David Fisher

David Fisher is a senior reporter for the NZ Herald.

Union weakness lured films

John Key, accused of having a "taste for celebrity" shared a beer with actors from 'The Hobbit' after last year's Hollywood trip. Photo / Christine Cornege
John Key, accused of having a "taste for celebrity" shared a beer with actors from 'The Hobbit' after last year's Hollywood trip. Photo / Christine Cornege

John Key says Hollywood finds New Zealand more attractive than other countries because it does not have a strong union movement.

The comment was made by the Prime Minister in a briefing to the Cabinet after his high-profile trip to Hollywood in October.

He told Cabinet colleagues that feedback from the visit - which included a private dinner with some of the most powerful movie-makers in the world - showed New Zealand appealed because it had "a flexible labour market and an educated workforce which is not heavily unionised".

This, and a lack of "fringe payments", were advantages for New Zealand in the international tussle for Hollywood's business. Fringe payments typically include superannuation and healthcare.

Mr Key's report to the Cabinet was obtained under the Official Information Act by Greens co-leader Metiria Turei, who slammed the Prime Minister for what she said was selling out workers' rights to Hollywood.

It has also brought fresh fire from Council of Trade Unions president Helen Kelly, a fierce opponent of the 2010 labour law changes that Mr Key has said secured The Hobbit filming for New Zealand.

Mr Key's office this week backed up the briefing, saying: "The best example of the 'impact of unionisation on the workforce' was when the actions of MEAA [Media Entertainment and Arts Alliance] and Actors' Equity NZ jeopardised 3000 jobs on The Hobbit.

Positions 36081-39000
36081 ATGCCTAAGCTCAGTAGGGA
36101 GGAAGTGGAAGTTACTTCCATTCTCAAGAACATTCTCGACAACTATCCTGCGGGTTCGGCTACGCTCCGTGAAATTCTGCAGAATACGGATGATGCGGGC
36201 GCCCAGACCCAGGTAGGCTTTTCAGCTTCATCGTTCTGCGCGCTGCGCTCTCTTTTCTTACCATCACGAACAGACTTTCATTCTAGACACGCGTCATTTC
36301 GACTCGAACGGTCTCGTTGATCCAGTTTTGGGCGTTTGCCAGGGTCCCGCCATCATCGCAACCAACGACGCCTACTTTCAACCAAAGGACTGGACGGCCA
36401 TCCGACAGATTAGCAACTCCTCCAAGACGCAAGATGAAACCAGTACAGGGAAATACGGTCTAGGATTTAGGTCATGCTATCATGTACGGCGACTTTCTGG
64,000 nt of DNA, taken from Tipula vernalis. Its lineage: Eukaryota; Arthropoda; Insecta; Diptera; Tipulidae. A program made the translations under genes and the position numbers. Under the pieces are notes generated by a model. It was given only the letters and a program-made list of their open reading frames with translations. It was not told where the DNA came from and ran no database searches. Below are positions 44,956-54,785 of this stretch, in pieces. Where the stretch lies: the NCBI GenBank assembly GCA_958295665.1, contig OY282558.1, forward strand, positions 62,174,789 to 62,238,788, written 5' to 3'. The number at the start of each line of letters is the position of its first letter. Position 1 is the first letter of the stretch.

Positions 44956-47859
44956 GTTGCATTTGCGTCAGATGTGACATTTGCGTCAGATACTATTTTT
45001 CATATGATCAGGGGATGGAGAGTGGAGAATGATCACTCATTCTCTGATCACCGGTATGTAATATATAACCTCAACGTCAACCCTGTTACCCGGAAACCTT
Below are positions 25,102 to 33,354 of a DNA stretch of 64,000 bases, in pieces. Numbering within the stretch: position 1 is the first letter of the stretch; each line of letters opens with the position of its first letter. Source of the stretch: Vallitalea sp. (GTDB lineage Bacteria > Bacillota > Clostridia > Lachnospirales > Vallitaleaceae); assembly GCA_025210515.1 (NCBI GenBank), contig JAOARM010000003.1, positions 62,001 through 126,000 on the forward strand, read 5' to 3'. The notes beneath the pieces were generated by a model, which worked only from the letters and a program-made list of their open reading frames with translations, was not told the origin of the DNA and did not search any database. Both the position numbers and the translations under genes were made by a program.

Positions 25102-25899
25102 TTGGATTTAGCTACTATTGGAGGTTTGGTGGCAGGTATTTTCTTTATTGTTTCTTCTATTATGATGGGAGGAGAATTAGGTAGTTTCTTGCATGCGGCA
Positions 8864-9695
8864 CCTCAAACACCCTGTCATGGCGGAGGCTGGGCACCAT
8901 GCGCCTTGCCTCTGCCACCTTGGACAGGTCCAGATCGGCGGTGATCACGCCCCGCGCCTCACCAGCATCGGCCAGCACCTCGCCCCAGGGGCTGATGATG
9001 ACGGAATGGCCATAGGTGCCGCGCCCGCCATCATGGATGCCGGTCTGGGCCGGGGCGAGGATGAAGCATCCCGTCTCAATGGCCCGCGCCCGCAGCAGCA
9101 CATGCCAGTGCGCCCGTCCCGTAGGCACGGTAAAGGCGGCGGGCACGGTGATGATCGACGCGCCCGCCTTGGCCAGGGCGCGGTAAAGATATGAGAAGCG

"The importance of the 'flexibility of the labour market' was when the New Zealand Government chose to negotiate a deal to ensure the filming remained in New Zealand."

Mr Key's briefing to the Cabinet also cited accessible and attractive scenic locations and a transparent economy with "minimal corruption" as selling points. He told colleagues the $260 million in grants paid to big-spending foreign film-makers since 2004 was "middle of the pack" internationally and "pitched about right".

The briefing document prepared for Mr Key before he left was also released. It recorded growth in the sector but also described employment as of "varying tenure and sporadic duration". It said "almost everyone" was a contractor with earnings "relatively low and middle income".

Ms Turei said the briefing showed what she saw as Mr Key's lack of "hope and commitment" to workers.

"Over and over again, we have seen him sell New Zealand short.

"John Key's modus operandi is deals but what he is selling here is New Zealand workers' low wages and poor conditions."

Ms Kelly said Mr Key had low-wage aspirations. "I think it leads to wealth creation for the wealthy, which is who he represents."

She said Mr Key had a "taste for celebrity" and got a "thrill" from dealing with Hollywood. "He is personally responsible for the relationship with Warners - and he has enjoyed it."

She said she believed his enjoyment had driven government policy, depriving workers of their rights.

"What happened with the making of the film The Hobbit was wrong and unnecessary. The film industry has a right to employ New Zealand workers and deny them all their rights. They do not even have to pay them minimum wage."

Film New Zealand chief executive Gisella Carr, who arranged the Hollywood dinner with 34 major movie figures, said the incentive system was a "pre-condition" for any country wanting to attract film work.

She said The Lord of the Rings had transformed New Zealand from being involved in filming to having a genuine industry. "It is a growing industry globally and New Zealand has been very good at extracting advantage."

Read more: How Key's Tinseltown trip kept NZ industry in frame

- NZ Herald

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